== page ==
Ironwood Carvings

Sun, Mar 5, 2017

Since Santispac Beach is 13 miles from Mulegé, vendors step up to supply the goods.  The fish mongers, veggie sellers, bakery goods, water suppliers, etc.  Another is a family that carves ironwood.

Copying from Wikipedia, Mexican ironwood carvings is a handcraft that began with the Seri indigenous people of the state of Sonora. The wood comes from Olneya tesota, a Sonora Desert tree commonly called ironwood . It is a slow growing important shade tree found in northwest Mexico and the southwest U.S. The wood it produces is so dense that it lacks air bubbles and sinks in water.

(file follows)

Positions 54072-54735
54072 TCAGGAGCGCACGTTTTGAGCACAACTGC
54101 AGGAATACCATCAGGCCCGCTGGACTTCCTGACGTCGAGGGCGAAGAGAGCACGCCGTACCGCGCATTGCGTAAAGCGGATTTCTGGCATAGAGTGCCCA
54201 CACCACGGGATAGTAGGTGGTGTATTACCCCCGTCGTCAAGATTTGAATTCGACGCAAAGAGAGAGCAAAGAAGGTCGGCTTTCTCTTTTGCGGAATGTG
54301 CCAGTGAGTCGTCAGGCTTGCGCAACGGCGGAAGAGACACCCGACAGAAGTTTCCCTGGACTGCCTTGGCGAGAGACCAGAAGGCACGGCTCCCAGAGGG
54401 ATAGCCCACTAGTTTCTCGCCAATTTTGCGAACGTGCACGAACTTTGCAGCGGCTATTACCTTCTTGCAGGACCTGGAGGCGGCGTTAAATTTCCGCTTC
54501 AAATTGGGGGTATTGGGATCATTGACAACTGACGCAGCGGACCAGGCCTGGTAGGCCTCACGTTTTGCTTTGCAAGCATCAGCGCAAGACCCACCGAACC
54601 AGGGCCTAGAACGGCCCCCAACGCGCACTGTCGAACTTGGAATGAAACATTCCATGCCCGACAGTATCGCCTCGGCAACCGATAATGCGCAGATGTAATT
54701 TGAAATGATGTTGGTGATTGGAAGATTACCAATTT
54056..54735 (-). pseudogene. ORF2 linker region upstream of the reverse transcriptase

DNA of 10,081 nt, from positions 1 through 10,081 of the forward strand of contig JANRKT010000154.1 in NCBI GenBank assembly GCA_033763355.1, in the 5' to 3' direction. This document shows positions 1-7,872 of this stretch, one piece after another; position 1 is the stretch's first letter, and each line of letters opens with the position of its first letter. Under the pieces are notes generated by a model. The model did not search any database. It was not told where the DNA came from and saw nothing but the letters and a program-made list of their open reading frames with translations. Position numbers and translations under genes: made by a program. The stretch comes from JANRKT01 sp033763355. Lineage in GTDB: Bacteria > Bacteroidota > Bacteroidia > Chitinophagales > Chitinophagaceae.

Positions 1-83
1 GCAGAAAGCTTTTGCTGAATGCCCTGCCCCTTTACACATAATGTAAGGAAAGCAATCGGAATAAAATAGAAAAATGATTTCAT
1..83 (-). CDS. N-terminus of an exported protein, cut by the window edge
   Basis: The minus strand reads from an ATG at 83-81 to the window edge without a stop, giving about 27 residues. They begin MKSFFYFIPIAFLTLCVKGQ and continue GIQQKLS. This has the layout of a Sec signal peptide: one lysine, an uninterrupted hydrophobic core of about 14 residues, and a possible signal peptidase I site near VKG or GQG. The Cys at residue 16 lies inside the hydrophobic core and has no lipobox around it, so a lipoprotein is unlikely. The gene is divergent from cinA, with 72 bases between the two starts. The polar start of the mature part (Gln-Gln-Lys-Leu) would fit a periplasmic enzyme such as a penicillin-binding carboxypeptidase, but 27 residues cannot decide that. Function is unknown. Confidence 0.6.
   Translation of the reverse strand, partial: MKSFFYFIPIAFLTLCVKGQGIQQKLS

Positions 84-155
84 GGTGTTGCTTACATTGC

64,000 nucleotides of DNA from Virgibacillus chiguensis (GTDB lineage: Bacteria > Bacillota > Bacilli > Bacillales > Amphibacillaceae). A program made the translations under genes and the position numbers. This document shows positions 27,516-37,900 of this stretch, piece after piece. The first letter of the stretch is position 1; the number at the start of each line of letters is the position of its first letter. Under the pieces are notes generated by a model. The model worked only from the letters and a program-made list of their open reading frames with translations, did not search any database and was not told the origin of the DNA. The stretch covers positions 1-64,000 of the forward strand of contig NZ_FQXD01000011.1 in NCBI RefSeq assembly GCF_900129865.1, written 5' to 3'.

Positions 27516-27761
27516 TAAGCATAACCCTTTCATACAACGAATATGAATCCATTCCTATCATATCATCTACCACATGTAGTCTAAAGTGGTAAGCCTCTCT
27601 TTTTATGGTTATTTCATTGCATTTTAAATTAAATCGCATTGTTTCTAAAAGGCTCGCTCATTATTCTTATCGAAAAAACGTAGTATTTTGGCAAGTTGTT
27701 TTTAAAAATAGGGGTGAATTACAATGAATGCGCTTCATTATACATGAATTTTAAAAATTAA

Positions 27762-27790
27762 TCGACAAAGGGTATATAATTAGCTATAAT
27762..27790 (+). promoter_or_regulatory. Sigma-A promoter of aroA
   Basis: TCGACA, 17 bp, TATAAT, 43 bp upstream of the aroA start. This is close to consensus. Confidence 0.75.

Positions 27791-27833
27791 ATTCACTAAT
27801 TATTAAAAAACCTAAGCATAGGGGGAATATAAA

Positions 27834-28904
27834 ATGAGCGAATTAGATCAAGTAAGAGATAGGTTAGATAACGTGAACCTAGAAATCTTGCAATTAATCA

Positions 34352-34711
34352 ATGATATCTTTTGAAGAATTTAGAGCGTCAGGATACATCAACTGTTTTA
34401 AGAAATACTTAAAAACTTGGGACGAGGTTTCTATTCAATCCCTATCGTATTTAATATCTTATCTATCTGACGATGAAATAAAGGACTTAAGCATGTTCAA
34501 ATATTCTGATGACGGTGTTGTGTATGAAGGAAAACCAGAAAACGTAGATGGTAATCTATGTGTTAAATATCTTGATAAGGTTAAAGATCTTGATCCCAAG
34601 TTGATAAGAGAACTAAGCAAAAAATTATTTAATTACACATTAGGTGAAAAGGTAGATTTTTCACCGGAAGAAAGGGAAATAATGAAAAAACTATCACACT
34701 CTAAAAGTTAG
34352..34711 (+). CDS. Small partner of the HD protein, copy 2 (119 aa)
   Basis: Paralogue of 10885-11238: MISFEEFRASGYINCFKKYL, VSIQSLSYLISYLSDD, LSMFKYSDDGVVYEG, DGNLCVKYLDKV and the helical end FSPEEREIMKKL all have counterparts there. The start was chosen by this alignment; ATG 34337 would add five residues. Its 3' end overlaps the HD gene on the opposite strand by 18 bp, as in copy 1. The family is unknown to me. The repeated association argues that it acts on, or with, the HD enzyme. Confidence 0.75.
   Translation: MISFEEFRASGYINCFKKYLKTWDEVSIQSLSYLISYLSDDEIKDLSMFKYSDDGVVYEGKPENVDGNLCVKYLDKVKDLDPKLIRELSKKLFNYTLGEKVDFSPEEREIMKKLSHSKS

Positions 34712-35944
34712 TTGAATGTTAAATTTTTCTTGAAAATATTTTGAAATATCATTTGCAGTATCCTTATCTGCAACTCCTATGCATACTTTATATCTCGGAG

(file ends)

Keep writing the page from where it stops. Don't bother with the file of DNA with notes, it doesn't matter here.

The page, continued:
We met Carlos and his father on our way down but didn’t buy anything.  Now that our trip is about to wrap up, I thought is was high time to support the local merchants.

Carol was on board and wanted a 15″ palm tree with 14 leaves.  Each is removable for storage and it’s a beautiful piece.  We also picked up a small whale tail, always loved that phrase since it’s used to describe the spoilers on classic Porsche 911’s.

Our buddies also picked up a tree of quail, a scene with turtles, a whale and an eagle.  Beautiful stuff.

We visited his studio where I shot these pics.




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